Bayerlein, Fritz, born 14-01-1899 in Würzburg, Franconia. During World War I, Bayerlein was drafted into the 9th Bavarian Infantry in 1917 and fought on the Western front. He was wounded and received the Iron Cross when he was in the 4th Infantry Regiment. After the war Bayerlein was briefly a member of a volunteer battalion but was transferred to Regiment 45 in May 1919. He went through officer training in 1921 and was one of the officers who remained in the 100.000 men Reichswehr. He had reached the rank of major. At the beginning of World War II, Bayerlein served in the Invasion of Poland as the First General Staff Officer of Generaloberst, Heinz Wilhelm Guderian. He continued in this position during the invasion of France. Guderian’s troops crossed the Meuse River near Sedan on May 14 and advanced until General Paul Ludwig Ewald Kleist ordered Guderian to halt and not attack the British fleeing from Dunkirk. Von Kleist died age 73, on 13-11-1954. With Operation Barbarossa , the invasion of Russia, during June 1941, Bayerlein was assigned to General Guderian’s Panzer Group 2 , Headquarters, as the Ia Operations officer. After the Kiev operation, Oberstleutnant Bayerlein was transferred from the Russian front and from the support of General Guderian to then Generaloberst der Panzertruppe, Erwin Rommel.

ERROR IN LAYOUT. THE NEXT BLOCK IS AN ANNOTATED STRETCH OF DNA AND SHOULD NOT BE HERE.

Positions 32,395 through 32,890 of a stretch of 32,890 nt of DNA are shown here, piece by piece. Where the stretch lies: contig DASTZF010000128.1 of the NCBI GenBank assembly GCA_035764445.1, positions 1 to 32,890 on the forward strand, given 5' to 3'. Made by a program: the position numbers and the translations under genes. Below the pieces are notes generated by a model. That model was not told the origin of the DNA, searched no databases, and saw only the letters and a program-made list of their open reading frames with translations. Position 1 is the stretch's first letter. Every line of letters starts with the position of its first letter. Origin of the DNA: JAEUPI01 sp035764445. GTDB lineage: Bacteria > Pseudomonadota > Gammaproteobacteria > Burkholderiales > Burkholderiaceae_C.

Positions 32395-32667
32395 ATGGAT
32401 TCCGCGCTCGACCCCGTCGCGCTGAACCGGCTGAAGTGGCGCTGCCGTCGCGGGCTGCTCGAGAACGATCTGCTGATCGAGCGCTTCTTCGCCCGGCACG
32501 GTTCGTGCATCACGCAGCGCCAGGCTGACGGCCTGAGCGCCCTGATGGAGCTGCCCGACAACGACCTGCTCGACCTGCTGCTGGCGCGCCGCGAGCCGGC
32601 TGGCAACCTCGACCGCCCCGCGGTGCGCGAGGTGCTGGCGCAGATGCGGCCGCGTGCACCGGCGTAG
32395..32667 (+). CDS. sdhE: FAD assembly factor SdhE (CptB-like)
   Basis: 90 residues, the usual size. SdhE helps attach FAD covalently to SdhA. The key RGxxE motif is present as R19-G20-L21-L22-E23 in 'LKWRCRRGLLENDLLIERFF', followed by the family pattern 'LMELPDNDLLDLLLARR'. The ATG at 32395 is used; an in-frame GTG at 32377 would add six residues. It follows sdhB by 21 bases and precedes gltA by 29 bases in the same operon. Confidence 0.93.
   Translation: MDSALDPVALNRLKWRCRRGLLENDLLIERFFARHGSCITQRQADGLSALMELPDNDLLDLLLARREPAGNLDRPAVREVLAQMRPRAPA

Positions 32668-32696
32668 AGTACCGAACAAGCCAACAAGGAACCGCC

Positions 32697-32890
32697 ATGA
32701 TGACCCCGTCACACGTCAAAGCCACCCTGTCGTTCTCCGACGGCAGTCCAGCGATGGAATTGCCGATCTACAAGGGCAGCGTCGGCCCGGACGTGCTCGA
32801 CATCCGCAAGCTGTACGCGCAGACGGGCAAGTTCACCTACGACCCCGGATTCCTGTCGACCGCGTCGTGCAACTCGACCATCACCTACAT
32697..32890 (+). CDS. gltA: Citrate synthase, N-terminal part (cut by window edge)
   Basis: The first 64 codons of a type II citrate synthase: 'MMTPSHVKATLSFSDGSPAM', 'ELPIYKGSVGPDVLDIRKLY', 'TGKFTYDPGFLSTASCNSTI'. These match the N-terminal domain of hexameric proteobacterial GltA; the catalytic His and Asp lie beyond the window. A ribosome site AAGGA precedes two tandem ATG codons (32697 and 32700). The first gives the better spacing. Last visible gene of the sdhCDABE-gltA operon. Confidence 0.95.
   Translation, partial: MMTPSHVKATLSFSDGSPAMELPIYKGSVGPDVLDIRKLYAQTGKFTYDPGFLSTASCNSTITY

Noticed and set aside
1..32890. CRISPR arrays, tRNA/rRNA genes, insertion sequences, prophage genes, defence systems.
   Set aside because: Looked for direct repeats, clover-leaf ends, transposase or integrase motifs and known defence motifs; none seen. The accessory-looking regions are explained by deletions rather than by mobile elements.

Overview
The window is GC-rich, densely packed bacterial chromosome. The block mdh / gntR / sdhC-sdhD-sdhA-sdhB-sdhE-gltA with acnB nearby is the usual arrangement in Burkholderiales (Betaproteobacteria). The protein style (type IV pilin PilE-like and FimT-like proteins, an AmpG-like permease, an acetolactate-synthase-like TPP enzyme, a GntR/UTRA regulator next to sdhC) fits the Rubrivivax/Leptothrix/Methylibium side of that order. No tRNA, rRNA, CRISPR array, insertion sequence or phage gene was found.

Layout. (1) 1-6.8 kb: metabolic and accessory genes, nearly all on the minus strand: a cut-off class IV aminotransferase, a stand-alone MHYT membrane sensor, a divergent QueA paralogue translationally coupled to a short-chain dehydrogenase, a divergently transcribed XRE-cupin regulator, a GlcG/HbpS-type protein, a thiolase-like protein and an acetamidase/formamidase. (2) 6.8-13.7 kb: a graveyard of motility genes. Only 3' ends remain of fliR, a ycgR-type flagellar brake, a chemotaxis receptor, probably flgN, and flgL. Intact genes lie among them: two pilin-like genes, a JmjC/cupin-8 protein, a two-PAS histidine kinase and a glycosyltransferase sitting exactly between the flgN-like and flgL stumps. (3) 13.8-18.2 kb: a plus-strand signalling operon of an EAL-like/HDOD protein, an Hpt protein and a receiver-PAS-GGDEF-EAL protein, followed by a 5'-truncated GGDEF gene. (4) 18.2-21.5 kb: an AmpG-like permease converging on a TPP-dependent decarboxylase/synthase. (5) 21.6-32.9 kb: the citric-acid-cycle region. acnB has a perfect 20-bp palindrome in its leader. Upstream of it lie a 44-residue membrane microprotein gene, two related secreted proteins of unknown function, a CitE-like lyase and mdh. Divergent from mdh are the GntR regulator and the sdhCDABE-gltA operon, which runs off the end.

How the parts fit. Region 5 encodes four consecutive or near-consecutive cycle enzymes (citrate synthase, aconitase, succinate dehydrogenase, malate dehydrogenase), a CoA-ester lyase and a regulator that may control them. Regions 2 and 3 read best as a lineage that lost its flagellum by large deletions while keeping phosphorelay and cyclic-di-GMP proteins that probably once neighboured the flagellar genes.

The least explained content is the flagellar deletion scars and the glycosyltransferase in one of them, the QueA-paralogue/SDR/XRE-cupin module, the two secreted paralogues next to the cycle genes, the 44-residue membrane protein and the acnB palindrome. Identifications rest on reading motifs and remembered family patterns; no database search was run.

He was then transferred to the Führer Reserve in August 1942, then again assigned to the Afrika Korps as Chief of Staff under Marshal Rommel . He served under the command of Generalmajor der Panzertruppe, Kommandeur 1st Panzer Division, Walter Nehring beginning in March 1942 upon Nehring’s transfer to Africa. Bayerlein’s next assignment was in North Africa, in the Afrika Korps. In the battle of Alam Halfa, Bayerlein took command when General Walther Nehring was incapacitated on 30-08-1942. During the desert war in Africa from 13-09-1940 until Mai 1943, the Allied lost more then 250.000 men, death, wounded and prisoners. The As casualties were 620.000 men, included 250.000 men in captivity. Later he served under Fieldmarshal Erwin Rommel and General der Panzertruppe, German Africa Corps. DAK , Wilhelm Ritter von Thoma . He again assumed command when British troops captured von Thoma at El Alamein on 4 November. When Rommel left Tunisia in March 1943, after the failed attack at Medenine (Operation Capri), Bayerlein was appointed German liaison officer under the new commander, Field Marshal, Giovanni Messe , Bayerlein acted as he saw fit, disregarding the Italian’s orders. Messe died age 85, on 19-12-1968. During the fighting Bayerlein developed muscular rheumatism and hepatitis. He was sent to Italy on sick leave before the German troops in Tunisia surrendered on 12-05-1943. He was rewarded for his efforts in Africa with the Oakleaves to the Knight’s Cross. Bayerlein was sent to the Eastern Front in October 1943, this second assignment to Russia, to lead the Berlin-Brandenburg 3rd Panzer Division . He broke out of a Soviet encirclement at Kirovograd against Hitler’s orders. He was later assigned to command the Panzer-Lehr-Division. They moved to Budapest, Hungary to train in March 1944. Bayerlein aided the Archbishop of Hungary, Cardinal Seridi in Budapest, in his efforts to stop the deporting of Jews in the Panzer Lehr Division sector. Panzer Lehr Division left Hungary in May 1944 to prepare for the Allied invasion. Unfortunately, due to his Mass services protesting the deportment of the Jews and condemnation of the racial policies, the Cardinal was murdered by the SD in October 1944. The Cardinal left notes in his diary praising Bayerlein for his humanitarianism. Panzer Lehr Division took a brutal pounding from Allied aircraft in the Allied invasion. Bayerlein stated his division would be more effective in Russia than Normandy fighting due to the long barrels of the panzers. Near the French village of St. Lo, allied carpet bombing decimated the Division and Bayerlein, along with his staff, had to take to the woods and fields to escape strafing and bombing. After the remnants of Panzer Lehr Division fled toward Vire in August 1944, he began the refit for his division for Hitler’s latest campaign, the “Wacht am Rhein” – The Ardennes Offensive – to take place in the winter in the Ardennes forest and mountains. He served under General der Panzertruppe, Heinrich von Luttwitz of the XLVII Panzer Corps, who reported to General der Panzertruppe, Hasso Erich von Manteuffell in the Ardennes Offensive which began on 19-12-1944. This was Hitler’s last-ditch and ill-fated effort to divide the Allies. After the failure of the Ardennes Offensive, (see Anthony McAuliffe) (see Harry Kinnard) (see Richard “Dick” Winters) of the 101 Airborne Division, “Screaming Eagles” , Bayerlein took command of the 53rd Corps, LIII Armee Korps – Korpsgruppe Bayerlein, in February 1945 after his removal from commanding Panzer Lehr Division. General von Manteuffel was displeased with Bayerlein’s ‘lackluster’ performance in the Ardennes. On 15-04-1945 General Bayerlein, commanding the LIII Armee Korps, and his troops surrendered to the U.S. Army 7th Armored Division, Lucky Seventh , then under General, Commander Combat B 7th Armored Division, Bruce Clarke in the Ruhr Pocket. Bayerlein refused to comply with Hitler’s scorched earth policy in the industrialized Ruhr valley. Field Marshall der Panzertruppe, Walter Otto Model, Commander of Army Group B, accused those who did not comply with sacrificial orders of ‘being an evil traitor of the community of the German people and will be treated as a state criminal.” During the failing days before the collapse of the western front, General Walter Model also berated Bayerlein’s performance. Model committed suicide rather than surrender himself or allow a surrender. The threat of the traveling court martial with the accompanying firing squads were close at hand to discourage those slacking in their fighting efforts for the failing Third Reich. Families of General officers were held as “Sippenhaftung” hostages – a law enacted by Hitler to discourage retreat, surrender and half-hearted efforts. Only full sacrifice and death were palatable to Hitler in the face of defeat. In spite of these threats, Bayerlein knew the war was lost, and had been since Africa, he arrested members of his staff who dissented with his plans to surrender, praising the ones that helped him put together the surrender of his Corps. His surrender in the Ruhr was the first mass surrender of over 30.000 troops. This mass surrender triggered the entire front to collapse and ended the fighting. Bayerlein surrendered to General Robert Hasbrouck, Distinguished Service Meda